Immerse yourself in Moroccan heritage in the heart of the medina by staying at the traditional 14th-century home turned eco-friendly hotel, Dar Justo. Here, purified wastewater is repurposed to nurture plants and supply toilet tanks, and solar panels supply the energy. Dar Justo is committed to social sustainability, and they employ locals, pay competitive wages and provide staff with support for continued education and hospitality training. The rooms are embellished with locally hand-carved wood panels, and when you're done soaking up the spectacle, you can relish in ritual treatments at the in-house hammam, Le Bain Bleu.
By taking a cooking class at the Amal Center, you help sponsor a cooking class for a local © Chris Griffiths / Lonely Planet
Amal Center and Cafe
Add a dash of exotic herbs and spices and brush up your cooking skills at the not-for-profit Amal Center, where travellers can learn customary cooking methods for preparing tajine, couscous or pastilla (savoury-sweet stuffed pastry). Amal, meaning ‘hope’ in Arabic, helps disadvantaged women from nearby villages to attend the nonprofit’s free culinary education course so that they can become financially independent. There's a branch in the neighbourhood of Targa, but the original is in Gueliz, just a few blocks away from Jardin Majorelle and boasts a beautiful outdoor cafe, which serves home-cooked meals prepared with love by the trainees.
Le Palais Paysan
Nestled at the intersection of sustainability and luxury is the regal Le Palais Paysan, just outside the chaotic city. Staff hail from neighbouring villages and receive hospitality education. The on-site organic orchard grows fruits, herbs and olives as hens wander freely around the garden. Other produce is sourced from local farmers, and homemade baladi bread is delivered each morning from the village. Solar panels and a local well provide ecological sources of energy and water. Take it all in with a lap in the pool or by trying your hand at Arabic calligraphy in a class led by a local teacher. The eco-resort is located in a serene oasis with spectacular views of the Atlas Mountains at Km 20 on Route d'Amizmiz.
Gnaoua musicians perform at Cafe Clock © Chris Griffiths / Lonely Planet
The phenomenal Cafe Clock is located in a classic riad that’s been modernised with crisp white walls offset by colourful decor and cosy seating areas throughout the building and the rooftop terrace. The menu offers Moroccan fare with options that will satisfy vegans, vegetarians, gluten-free eaters and those brave enough to try a camel burger. Food, music and art converge to celebrate Moroccan heritage and keep traditions alive through cultural community events. Houariyat women of southern Morocco sing energetic poems of love to the rhythm of Berber drums. Gnaoua musical troops honour their ancestors by performing the hymns their enslaved forefathers sang as they crossed northern Africa in shackles to lift their spirits and invoke baraka, a sacred spiritual trance obtained through music and dance. Groups of storytellers gather to share the thousand-year-old oral tradition of reenacting Arabic folk tales. Visitors may also learn to play the oud (a Middle Eastern wood string instrument) from a local shop owner, Mohammed Semlali.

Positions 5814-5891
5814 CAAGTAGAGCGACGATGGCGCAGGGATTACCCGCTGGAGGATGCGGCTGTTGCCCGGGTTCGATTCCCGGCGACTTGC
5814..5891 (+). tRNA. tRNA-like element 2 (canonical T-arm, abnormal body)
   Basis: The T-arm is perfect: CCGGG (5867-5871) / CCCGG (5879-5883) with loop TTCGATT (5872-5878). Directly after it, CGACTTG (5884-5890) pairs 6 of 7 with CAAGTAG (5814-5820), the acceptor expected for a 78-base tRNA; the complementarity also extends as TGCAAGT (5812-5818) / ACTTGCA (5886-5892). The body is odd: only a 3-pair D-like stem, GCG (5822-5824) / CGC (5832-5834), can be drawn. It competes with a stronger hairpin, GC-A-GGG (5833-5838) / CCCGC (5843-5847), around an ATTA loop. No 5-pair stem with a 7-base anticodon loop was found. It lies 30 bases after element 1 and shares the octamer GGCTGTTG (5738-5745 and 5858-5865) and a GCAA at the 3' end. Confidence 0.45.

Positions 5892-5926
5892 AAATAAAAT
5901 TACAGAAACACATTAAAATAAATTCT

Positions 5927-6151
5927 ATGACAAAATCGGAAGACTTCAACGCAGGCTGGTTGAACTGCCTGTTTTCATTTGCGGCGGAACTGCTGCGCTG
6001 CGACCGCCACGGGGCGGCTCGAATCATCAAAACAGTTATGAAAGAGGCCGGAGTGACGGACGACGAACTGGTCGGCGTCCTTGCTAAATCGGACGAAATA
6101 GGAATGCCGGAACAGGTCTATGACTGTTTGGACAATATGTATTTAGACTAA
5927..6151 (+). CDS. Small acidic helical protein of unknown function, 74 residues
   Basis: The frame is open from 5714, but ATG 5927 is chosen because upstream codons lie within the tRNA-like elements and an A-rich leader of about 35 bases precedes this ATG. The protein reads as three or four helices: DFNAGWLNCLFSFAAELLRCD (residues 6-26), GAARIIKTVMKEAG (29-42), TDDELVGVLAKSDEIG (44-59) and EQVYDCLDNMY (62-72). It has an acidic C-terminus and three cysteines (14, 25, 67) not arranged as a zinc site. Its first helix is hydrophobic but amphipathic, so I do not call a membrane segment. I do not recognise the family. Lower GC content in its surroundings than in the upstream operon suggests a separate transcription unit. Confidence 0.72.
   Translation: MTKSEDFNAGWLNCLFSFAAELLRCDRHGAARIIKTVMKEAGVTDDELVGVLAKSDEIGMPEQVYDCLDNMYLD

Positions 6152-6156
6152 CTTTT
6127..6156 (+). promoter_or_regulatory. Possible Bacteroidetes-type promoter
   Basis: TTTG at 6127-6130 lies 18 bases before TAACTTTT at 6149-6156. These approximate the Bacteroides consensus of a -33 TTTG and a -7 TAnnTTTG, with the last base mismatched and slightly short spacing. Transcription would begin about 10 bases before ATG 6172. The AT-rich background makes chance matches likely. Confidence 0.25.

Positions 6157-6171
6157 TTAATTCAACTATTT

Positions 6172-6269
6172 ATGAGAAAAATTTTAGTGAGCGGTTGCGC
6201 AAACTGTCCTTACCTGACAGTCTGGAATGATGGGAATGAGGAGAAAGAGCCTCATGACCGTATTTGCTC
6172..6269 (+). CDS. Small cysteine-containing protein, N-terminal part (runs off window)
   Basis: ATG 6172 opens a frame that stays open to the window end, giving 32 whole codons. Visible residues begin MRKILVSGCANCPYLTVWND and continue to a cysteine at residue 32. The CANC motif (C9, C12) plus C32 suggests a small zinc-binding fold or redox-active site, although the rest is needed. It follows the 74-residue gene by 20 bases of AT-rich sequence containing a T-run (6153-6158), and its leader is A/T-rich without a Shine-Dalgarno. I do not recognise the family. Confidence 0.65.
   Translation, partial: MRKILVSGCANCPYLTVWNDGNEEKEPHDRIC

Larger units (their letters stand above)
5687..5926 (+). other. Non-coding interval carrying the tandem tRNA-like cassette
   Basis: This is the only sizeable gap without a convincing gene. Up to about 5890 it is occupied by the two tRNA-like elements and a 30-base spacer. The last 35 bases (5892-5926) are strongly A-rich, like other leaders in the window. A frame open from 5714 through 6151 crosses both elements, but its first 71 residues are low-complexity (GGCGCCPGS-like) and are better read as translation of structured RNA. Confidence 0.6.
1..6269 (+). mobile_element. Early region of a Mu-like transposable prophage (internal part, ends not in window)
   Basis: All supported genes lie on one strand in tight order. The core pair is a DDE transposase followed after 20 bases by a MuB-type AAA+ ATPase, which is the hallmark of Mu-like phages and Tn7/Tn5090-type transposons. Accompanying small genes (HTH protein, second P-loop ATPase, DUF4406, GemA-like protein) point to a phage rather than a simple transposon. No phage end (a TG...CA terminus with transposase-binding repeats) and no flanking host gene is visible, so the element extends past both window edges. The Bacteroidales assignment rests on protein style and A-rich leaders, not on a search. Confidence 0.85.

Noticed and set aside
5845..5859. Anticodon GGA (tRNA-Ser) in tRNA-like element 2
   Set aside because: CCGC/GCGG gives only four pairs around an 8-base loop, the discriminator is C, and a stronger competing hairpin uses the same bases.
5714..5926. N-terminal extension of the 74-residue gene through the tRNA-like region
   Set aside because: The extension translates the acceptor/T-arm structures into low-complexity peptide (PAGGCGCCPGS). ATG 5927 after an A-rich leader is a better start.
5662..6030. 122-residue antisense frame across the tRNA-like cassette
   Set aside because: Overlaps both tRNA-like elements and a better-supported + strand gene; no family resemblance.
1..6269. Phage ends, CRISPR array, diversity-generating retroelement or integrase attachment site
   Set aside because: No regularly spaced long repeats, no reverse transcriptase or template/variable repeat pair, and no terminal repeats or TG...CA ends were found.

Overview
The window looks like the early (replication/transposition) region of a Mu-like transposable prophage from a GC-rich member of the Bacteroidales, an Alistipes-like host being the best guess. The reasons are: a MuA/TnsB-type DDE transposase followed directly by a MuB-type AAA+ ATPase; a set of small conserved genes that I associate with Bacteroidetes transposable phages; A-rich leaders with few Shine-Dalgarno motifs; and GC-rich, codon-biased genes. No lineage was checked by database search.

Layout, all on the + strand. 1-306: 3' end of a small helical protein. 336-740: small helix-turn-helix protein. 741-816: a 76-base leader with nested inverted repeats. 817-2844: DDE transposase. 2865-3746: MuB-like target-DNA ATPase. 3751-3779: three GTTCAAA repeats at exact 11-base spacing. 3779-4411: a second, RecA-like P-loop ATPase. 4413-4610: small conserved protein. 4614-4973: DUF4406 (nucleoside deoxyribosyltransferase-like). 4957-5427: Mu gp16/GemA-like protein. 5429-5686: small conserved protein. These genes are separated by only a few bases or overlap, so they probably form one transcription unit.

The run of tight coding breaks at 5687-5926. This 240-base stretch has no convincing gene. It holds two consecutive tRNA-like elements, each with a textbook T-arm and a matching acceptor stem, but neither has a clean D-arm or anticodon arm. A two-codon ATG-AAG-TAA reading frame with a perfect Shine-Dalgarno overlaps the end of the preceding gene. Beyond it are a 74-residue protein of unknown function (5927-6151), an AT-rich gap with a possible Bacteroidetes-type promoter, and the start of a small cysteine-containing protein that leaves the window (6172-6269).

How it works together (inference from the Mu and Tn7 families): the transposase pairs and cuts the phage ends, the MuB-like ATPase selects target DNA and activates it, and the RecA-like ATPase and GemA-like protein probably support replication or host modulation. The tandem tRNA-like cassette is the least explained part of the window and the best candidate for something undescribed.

Set off from Koutoubia Mosque on a tour with local guide Basma through Marrakesh's less-visited spots © Balate Dorin / Shutterstock
Free walking tour with GuruWalk
For an authentic glimpse into local life, explore the narrow alleys of the medina on a female-led tour with Basma from GuruWalk. Basma was born and bred in Marrakesh and is an expert at navigating its mazes. Her tours focus on history, ecotourism and culture with stops at cooperatives, lesser-known attractions and Moroccan street food vendors, and her custom itineraries can cover photography, art, music, history or culture. Though the four-hour walking tour is free, tips are appreciated. The meeting point is near Koutoubia Mosque.